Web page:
When it comes to fortified wines, vintage and tawny ports are the two most universally recognized styles. But there are vast differences between them. Vintage ports are dense purple-black in color, thick with flavors of plum and heavy tannins, and are made from grapes harvested in a single year. Tawny ports are more translucent in color, with a reddish-amber hue—hence the name—and have a candied spiciness along with characteristic cinnamon and almond flavors. Moreover, tawnies are blended from ports of various years, with the average age listed on the label. Most commonly encountered are 10- and 20-year-old tawnies, with a few houses like Sandeman, Taylor Fladgate, and Symington offering scarcer (and costlier) 30-year-old and even rarer 40-year-old tawnies.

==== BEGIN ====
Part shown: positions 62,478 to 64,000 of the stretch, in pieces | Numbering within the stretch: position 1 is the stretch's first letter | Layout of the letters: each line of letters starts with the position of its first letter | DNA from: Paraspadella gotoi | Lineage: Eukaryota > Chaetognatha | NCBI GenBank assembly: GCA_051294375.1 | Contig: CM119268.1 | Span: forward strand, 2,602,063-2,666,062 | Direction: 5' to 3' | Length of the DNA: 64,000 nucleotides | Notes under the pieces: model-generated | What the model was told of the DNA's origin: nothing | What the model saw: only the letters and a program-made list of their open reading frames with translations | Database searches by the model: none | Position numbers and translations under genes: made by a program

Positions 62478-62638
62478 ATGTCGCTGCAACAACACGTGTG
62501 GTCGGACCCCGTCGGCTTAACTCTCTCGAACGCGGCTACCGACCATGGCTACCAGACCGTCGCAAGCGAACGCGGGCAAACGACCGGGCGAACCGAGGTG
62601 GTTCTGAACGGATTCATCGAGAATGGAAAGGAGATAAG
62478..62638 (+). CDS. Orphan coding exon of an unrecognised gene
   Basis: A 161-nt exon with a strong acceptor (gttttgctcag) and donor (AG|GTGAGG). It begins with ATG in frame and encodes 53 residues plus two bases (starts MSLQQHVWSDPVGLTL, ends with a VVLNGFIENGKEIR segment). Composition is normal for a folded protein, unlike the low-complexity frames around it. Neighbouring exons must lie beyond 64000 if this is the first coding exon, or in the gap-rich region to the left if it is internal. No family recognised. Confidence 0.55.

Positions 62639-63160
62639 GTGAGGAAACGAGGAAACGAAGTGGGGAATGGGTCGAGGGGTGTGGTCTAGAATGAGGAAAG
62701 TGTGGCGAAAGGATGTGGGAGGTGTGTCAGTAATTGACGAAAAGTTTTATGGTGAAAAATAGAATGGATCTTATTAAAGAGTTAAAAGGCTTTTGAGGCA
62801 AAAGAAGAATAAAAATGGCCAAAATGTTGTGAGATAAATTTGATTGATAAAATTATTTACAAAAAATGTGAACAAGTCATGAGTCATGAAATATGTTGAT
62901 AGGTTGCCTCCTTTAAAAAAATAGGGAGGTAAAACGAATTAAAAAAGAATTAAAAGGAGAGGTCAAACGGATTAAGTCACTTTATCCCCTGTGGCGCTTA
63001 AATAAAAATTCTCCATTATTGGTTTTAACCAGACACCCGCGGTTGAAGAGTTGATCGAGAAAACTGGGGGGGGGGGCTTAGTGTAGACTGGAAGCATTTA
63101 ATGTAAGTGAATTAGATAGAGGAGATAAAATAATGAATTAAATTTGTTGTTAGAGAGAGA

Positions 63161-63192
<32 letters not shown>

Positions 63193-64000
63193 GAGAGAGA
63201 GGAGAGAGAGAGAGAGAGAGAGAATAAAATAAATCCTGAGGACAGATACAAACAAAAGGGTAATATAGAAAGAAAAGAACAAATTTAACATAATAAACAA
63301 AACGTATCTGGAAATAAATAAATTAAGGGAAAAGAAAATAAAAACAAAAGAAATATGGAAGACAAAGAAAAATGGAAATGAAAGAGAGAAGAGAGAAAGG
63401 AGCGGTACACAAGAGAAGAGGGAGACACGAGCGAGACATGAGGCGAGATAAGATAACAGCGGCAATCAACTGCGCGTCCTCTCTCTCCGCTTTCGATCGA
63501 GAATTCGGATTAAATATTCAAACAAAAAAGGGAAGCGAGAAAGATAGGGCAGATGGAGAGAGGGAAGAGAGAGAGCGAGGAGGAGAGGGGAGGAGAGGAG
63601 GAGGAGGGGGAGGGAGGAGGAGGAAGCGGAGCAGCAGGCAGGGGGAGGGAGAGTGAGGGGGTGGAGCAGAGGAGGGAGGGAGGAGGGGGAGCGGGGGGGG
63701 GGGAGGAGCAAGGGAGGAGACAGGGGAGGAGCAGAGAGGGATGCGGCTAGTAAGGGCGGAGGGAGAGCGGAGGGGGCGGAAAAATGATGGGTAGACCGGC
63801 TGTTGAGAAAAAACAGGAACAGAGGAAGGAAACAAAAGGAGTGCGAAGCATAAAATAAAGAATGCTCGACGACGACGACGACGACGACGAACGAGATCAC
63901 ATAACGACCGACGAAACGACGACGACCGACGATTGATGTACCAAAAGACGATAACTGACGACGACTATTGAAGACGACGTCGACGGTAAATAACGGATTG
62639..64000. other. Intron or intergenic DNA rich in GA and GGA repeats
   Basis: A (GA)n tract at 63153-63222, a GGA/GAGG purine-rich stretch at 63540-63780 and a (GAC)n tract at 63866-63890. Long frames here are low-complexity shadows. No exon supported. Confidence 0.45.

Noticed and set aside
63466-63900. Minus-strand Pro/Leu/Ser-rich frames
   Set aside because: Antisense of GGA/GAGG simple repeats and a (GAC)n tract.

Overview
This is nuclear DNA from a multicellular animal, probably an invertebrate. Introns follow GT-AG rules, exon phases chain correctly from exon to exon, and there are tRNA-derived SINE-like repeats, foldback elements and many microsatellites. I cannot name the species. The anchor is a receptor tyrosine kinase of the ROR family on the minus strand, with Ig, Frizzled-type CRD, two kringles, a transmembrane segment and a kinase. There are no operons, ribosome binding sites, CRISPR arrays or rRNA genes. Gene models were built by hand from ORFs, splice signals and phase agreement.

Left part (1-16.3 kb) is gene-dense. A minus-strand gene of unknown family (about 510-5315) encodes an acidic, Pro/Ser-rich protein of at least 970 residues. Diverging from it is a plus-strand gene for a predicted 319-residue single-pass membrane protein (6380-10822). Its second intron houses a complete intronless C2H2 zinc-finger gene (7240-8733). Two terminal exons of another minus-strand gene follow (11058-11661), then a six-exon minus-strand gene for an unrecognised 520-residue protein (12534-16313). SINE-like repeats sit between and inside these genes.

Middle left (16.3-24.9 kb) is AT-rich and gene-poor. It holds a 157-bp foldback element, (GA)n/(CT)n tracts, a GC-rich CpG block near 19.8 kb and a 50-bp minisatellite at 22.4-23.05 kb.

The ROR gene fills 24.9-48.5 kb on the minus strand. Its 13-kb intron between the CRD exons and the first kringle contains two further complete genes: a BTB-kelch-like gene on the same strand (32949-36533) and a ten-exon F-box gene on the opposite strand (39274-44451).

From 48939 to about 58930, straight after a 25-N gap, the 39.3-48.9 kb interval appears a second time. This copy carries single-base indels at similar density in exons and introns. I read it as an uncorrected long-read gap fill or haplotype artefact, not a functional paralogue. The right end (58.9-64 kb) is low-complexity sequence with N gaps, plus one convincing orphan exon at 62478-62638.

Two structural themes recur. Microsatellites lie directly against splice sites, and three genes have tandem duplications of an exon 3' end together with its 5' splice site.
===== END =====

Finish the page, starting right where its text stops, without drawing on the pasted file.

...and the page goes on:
Each decade produces deeper complexities and colors that gradually change from reddish hues to amber-browns due to lengthier oak-barrel aging. And unlike old vintage ports, which are best consumed with 24 hours of opening, tawnies don’t require decanting and will keep for three weeks or longer if refrigerated. They are best served at room temperature or slightly chilled. The following are examples of some of the best tawnies available today.